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December 18, 2019

My Very YMMV Skincare Hits & Misses of 2019

From cult faves to entire categories of products, one editor muses about his year in beauty — the skincare hits, the total fails, and how YMMV is all too real.


YMMV. Your Mileage May Vary. I feel like those four words are always floating around in the back of my mind every time I find a new product that piques my interest. Yes, the ingredients sound great. Sure, the brand philosophy sounds great. And yes, I know the marketing is working and luring me in. Everything is telling me that this specific product or category of product in general could be awesome. But for one reason or another, it could just not work for me. Maybe the packaging has a weird aspect to it I didn’t know about, the smell is too much for me, or I use it for over a month and it’s not doing whatever it’s supposed to be doing.


Granted it’s skincare, not brain surgery, so if something doesn’t go according to plan, it isn’t the worst thing. But it still is a total bummer when you’re excited to use something that really doesn’t live up to all the hype online or experiences of your peers. I got my hands on a lot of new stuff this year as well as rediscovered some old favorites, and in my own little version of the Emmys, I have my top three skincare hits that were awesome as well as my top three total fails for 2019.


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Let’s get the painful stuff out of the way.



The Top 3 Misses of 2019


1. Sulwhasoo First Care Activating Serum


@JUDE, I’M SORRY. I wanted to like this so much. Sulwhasoo is a brand that I have a very deep love for, despite not having really tried much of their line, just because of the philosophy and tradition of the brand. Plus, the smell of this serum, which is what I imagine most of their ginseng products smell like, is straight out of my childhood: The parents of one of my closest friends ran an Eastern medicine clinic, and this serum smells so much like their practice.




The packaging is gorgeous. I thought it would be lightweight plastic from all the pictures I had seen, but it’s made of glass and the pump is very smooth, the cap clicks on nicely. I know it’s a pricey item, but the bottle makes it feel like it costs twice what it does. The application is great, the smell is wonderful as I mentioned, and after using it for a month … it did literally nothing. No rosy glow, no increased hydration or suppleness to the skin, nothing. Jude had quite the opposite experience with this product, as have many, many others, and I’m just sad it was a total dud for me.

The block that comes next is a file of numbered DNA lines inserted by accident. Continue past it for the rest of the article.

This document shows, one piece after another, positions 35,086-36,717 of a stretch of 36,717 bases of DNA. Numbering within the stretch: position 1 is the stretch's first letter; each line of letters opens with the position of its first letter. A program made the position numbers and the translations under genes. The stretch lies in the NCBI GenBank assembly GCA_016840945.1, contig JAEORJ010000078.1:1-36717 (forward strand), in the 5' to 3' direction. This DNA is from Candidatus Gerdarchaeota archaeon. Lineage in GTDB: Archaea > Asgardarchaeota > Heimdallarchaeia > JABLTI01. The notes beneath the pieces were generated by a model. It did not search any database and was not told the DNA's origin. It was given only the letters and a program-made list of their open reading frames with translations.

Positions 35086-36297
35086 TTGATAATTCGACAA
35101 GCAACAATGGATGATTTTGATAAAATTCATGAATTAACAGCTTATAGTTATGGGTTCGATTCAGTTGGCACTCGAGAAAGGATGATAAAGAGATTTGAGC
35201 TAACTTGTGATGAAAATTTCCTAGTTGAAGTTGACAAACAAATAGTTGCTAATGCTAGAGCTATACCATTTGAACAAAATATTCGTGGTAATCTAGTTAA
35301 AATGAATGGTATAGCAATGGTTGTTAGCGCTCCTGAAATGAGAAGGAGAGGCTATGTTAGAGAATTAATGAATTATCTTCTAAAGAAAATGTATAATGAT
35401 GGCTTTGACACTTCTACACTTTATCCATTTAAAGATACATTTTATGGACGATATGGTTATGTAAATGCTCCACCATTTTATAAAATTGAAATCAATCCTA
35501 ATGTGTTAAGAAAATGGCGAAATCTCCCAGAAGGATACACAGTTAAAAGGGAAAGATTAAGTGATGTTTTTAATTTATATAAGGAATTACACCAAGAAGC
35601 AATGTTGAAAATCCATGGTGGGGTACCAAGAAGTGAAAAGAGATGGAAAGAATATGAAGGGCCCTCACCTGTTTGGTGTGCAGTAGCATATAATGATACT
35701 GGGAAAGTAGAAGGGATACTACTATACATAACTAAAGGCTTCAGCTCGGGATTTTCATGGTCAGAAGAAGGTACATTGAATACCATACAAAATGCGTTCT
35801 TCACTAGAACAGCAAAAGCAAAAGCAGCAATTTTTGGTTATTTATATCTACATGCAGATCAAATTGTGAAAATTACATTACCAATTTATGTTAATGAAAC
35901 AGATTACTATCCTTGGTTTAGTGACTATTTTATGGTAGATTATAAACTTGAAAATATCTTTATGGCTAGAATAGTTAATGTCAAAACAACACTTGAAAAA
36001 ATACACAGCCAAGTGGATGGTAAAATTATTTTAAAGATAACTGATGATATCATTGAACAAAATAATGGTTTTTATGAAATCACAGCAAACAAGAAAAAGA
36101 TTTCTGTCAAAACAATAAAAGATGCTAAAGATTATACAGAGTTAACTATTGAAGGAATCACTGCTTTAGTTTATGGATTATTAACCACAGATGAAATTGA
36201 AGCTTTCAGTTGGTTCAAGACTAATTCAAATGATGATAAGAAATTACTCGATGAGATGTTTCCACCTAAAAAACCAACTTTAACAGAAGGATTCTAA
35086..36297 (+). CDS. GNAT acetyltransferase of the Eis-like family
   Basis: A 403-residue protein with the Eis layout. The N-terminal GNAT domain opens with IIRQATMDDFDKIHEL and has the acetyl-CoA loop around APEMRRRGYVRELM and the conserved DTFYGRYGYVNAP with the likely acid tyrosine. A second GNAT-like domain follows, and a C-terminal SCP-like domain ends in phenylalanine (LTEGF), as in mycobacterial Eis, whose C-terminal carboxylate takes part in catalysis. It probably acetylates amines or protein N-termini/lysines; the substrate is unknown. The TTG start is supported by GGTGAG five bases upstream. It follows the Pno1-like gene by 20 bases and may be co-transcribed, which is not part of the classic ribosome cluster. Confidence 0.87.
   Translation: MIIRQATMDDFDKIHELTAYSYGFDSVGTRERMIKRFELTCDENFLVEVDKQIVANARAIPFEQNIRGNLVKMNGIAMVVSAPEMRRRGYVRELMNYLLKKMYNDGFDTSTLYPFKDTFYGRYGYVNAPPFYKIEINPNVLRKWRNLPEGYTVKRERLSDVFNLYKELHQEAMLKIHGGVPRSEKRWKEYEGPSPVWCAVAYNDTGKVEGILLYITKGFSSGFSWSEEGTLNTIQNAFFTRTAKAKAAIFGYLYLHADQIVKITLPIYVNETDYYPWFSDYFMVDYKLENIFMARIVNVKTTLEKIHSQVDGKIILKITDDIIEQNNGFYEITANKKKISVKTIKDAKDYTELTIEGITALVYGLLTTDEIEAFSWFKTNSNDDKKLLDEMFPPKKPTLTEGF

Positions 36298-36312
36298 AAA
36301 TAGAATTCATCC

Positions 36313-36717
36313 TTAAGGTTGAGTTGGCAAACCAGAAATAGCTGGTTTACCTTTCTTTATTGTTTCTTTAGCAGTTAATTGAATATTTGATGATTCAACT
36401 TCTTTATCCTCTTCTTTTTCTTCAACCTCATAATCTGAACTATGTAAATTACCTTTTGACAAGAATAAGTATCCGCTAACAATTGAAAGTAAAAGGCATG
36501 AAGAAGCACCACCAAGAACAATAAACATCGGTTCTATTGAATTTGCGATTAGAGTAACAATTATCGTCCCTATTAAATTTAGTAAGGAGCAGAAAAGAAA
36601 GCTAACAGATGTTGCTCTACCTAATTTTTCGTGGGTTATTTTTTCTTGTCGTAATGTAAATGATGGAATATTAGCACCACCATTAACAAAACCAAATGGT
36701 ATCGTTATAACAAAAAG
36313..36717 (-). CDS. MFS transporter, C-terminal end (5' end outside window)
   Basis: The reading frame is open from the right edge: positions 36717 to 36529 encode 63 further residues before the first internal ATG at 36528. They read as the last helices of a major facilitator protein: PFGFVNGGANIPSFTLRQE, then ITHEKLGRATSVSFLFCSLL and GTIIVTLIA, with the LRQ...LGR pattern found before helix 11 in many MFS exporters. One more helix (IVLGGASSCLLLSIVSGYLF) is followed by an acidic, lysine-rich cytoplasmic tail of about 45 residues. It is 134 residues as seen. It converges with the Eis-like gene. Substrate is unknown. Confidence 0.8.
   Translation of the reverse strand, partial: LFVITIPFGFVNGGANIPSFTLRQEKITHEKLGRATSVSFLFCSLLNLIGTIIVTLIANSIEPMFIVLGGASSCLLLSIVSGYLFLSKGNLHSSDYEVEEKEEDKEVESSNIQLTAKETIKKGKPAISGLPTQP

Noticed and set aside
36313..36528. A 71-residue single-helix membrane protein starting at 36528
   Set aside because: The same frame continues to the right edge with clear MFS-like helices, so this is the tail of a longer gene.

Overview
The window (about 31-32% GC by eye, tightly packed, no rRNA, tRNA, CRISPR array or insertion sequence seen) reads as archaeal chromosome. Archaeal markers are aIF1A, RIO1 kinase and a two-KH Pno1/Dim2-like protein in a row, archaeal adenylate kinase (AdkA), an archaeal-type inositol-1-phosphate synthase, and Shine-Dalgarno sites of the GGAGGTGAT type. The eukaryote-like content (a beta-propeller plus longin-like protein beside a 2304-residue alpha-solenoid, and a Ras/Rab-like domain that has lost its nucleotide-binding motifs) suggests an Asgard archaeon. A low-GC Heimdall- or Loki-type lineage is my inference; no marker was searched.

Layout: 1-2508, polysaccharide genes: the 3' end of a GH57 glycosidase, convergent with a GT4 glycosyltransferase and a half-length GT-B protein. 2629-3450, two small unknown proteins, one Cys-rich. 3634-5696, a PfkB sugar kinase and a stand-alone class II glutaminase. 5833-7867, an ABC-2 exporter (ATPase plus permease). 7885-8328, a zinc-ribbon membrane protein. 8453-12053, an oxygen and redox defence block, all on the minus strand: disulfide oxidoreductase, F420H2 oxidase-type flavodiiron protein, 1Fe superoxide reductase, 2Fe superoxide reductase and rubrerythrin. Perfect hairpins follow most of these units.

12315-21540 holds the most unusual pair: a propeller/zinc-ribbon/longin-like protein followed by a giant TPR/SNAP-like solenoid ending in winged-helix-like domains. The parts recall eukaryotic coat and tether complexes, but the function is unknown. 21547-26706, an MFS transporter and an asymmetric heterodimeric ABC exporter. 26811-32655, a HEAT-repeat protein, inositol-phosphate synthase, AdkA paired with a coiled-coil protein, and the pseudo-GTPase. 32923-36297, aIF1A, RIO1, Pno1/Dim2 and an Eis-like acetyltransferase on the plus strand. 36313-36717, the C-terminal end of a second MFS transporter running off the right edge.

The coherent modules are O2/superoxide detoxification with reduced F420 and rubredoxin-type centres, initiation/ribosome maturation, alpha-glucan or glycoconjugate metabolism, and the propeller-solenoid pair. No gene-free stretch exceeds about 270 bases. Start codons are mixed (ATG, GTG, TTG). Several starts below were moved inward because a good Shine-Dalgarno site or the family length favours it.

2. Vitamin C serums


Yep, I’m taking down a whole category. Granted, I may find a vitamin C product that works for me in the future, but I’m pretty over trying to test them at this point in time. I tried a variety of forms of vitamin C, including L-ascorbic acid, in a handful of different formats, from silicone-based serums to water-based serums to emulsion/cream textures, and I honestly did not see any benefits whatsoever. The potential for collagen stimulation is obviously something that needs to be tested over a period of time longer than a month, but the brightening aspects that I was hoping for really didn’t happen at all. Niacinamide works much better for brightening up my skin, so I’ll be sticking to that rather than placing my hopes in vitamin C any time soon.




3. High percentage acid exfoliants


I am not proud to admit it, but I compromised my skin barrier this year more than I ever have in the past. I got a little too overzealous and hopped on one too many exfoliation trains because I thought “I knew what I was doing” and really did a number on my skin a few times. I talked about how I use multiple forms of exfoliation in an article earlier this year, and I really do still believe that I, and many people I’ve talked to, benefit from multiple different types of exfoliation with some other solid active ingredients sprinkled throughout, but please be mindful of not doubling (or tripling up) on things just because you want faster results. This is a long-term game, and throwing on an acid toner the same night you do an exfoliating mask (yep, I did that) is not the way to go about it.


I’ve been a fan of chemical exfoliants with much lower percentages used more often rather than high percentages used sparingly, and my skin has been much better for it.




The Top 3 Hits of 2019


Whew. Now that we got that out of the way, let’s roll out the red carpet for some of my superstars.


1. Purito Green Level Unscented Sun + Krave Beauty Beet The Sun/The Beet Shield


I’ve always loved Korean and Japanese sunscreens for their more advanced sunscreen filters that the U.S. won’t approve yet (that’s the reason why Krave Beauty has to sell their sunscreen as “The Beet Shield” in the U.S.), and these two sunscreens are everything that I could ever want. I did a review of the Purito Unscented Sun where I go into more detail, but I love the creamy texture that glides easily over the skin and the more matte finish along with all the benefits of the centella that’s included in this formula.